R.C. Kehoe texted that he would call back as soon as he got off the phone with his uncle, who happens to be Phil Martelli.
It was no surprise they were talking. Right now, the former Holy Family coach and former St. Joseph’s coach share more common ground than they would like to.
“He was the first one I called when I got the news,’’ Kehoe said.
The news delivered Thursday was that after eight seasons as men’s basketball coach at Division II Holy Family, Kehoe was out, effectively immediately. Holy Family’s women’s coach Melissa Dunne got the same news Thursday morning, that she was out.
In one sense, Kehoe saw it coming. He realized, he said, that his salary to be a full-time hoops coach was higher than going rates for his level.
“I’m not sure when it started,’’ Kehoe said of the history of making a salary not far from six figures. “I told my uncle, my wife … it’s going to come. They can’t keep going at this rate. We just don’t have the student body. I know [my salary] was more than some of my colleagues who were emptying their trash cans, setting up volleyball nets. For eight years, I coached basketball.”
What hurts him, Kehoe said, was the manner.
“Why is a security guard necessary for someone who did nothing wrong, who was getting fired without cause?” Kehoe said of his exit. “You want to embarrass somebody who you can’t pay anymore? How does that align with the university’s mission? You don’t have the money anymore. I understand.
"It was very bizarre. I was really devastated.”
Kehoe said he received an email Wednesday at 4 p.m. from interim athletic director Tim Hamill with a Google notice for a meeting at 9:30 the next morning. Hamill responded to an interview request Friday by asking that questions or inquiries be sent to Debbie Albert of Albert Communications, a private firm that handles public relations for Holy Family.
“The scope of their jobs changed, and the compensation for the new job changed,’’ Albert said Friday. “As a result, we made a difficult decision to sever our relationships with the head coaches.”
Let’s stop to point out that the responsibilities apparently were going to increase and the compensation would decrease. For Kehoe, alarm bells were sounding even before he found himself in a meeting with the AD and a vice president for student affairs and the head of the university’s human resources department.
“I sat in the chair. My feet weren’t settled in the ground. My butt wasn’t settled in the seat,’’ Kehoe said, when one of the administrators told him, “We’re terminating your contract.”
Kehoe remembers saying, “Hold on, you have cause?”
“No, no, we are changing the scope, the duties, the responsibilities of the position.”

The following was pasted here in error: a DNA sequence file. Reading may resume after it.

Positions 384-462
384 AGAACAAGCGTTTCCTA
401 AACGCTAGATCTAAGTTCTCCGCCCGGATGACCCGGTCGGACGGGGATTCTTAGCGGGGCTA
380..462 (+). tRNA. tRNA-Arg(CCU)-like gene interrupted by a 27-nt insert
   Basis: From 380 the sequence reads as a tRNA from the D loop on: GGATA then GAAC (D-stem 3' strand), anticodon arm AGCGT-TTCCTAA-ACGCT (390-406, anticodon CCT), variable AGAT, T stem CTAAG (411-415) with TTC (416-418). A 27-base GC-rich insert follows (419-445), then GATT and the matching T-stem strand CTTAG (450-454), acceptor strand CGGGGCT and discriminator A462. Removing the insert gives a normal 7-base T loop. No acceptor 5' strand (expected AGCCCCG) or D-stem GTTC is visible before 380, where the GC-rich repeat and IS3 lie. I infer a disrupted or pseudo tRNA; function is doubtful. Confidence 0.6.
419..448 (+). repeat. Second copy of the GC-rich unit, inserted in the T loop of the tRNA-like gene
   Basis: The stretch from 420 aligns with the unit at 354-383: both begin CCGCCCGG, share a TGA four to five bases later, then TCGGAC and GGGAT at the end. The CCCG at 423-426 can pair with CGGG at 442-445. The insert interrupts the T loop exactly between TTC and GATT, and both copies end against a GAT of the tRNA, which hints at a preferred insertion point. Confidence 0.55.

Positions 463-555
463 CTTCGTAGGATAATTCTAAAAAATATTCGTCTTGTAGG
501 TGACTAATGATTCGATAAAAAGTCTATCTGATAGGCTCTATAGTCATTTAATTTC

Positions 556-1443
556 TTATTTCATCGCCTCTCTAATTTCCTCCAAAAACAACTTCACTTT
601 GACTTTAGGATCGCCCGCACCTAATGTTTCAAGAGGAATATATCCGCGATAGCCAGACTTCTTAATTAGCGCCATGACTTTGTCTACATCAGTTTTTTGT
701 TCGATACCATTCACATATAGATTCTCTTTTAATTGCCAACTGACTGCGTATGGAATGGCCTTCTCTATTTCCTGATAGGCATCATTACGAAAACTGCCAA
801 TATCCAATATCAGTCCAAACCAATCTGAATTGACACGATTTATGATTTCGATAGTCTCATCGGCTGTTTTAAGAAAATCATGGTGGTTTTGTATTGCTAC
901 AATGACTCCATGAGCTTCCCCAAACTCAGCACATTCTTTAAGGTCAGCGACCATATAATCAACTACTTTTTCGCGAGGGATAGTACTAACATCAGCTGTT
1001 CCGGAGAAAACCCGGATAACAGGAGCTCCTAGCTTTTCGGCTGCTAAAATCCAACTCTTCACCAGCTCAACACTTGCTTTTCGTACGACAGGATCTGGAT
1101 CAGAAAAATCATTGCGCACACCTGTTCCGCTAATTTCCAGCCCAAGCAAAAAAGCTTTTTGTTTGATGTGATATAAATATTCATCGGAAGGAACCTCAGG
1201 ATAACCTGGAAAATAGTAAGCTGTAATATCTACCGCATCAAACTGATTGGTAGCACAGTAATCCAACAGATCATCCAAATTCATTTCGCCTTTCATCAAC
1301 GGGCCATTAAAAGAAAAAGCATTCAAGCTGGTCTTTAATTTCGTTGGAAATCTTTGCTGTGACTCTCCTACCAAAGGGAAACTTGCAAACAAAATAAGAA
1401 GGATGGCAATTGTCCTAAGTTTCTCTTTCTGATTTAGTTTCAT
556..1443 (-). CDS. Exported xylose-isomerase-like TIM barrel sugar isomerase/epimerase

There was no specific talk about the change in compensation, Kehoe said.
“They just said compensation would be much less,’’ he said.
He was told, he said, that he could apply for the position. He won’t, Kehoe added.
His educated guess, he said, is that they’ll take his salary and that of the women’s coach — “let’s call it $85,000 [for each]” — and cut it in half.
Had any of this come up in previous conversations?
“Zero,’’ Kehoe said.
He hopes the next men’s coach will be his assistant, Ryan Haigh. He knew the two head-coaching salaries were not in line with other coaching salaries at Holy Family.
“We’re the only two full-time coaches in the athletic department,’’ Kehoe said.
It wasn’t as if the coaches demanded the salaries. But it certainly spoke to the attractiveness of the job. Kehoe had been a Delaware assistant. Dunne, a former Temple player under Dawn Staley, had been an assistant at Division I Loyola-Maryland. (Dunne declined an interview request.)
Kehoe, 41, points out that he took over a program that had won nine games in two seasons, then went 12-14, 18-10, 21-10 and 22-8 before a big breakthrough, 26-6, in 2015-16, a championship in the Central Atlantic Collegiate Conference, hosting an NCAA Tournament regional.
That was the high point. Holy Family went 11-17 the next season, then a big fall to 4-23 in 2017-18, which Kehoe puts on himself, for recruiting mistakes made.
This past season was a rebound to 14-13, and Kehoe said he believed he had a recruiting class coming in that would have made Holy Family a league contender again.
Instead, there’s bitterness. He’s not done coaching, Kehoe said. He’d like to stay in the area. His wife has a good job as a school principal. His family is rooted here. “I have a pretty good record,’’ Kehoe said. “But I have a better resume.”
He knows Holy Family isn’t the only college around struggling with bottom lines. That makes him prouder of the job they’d done.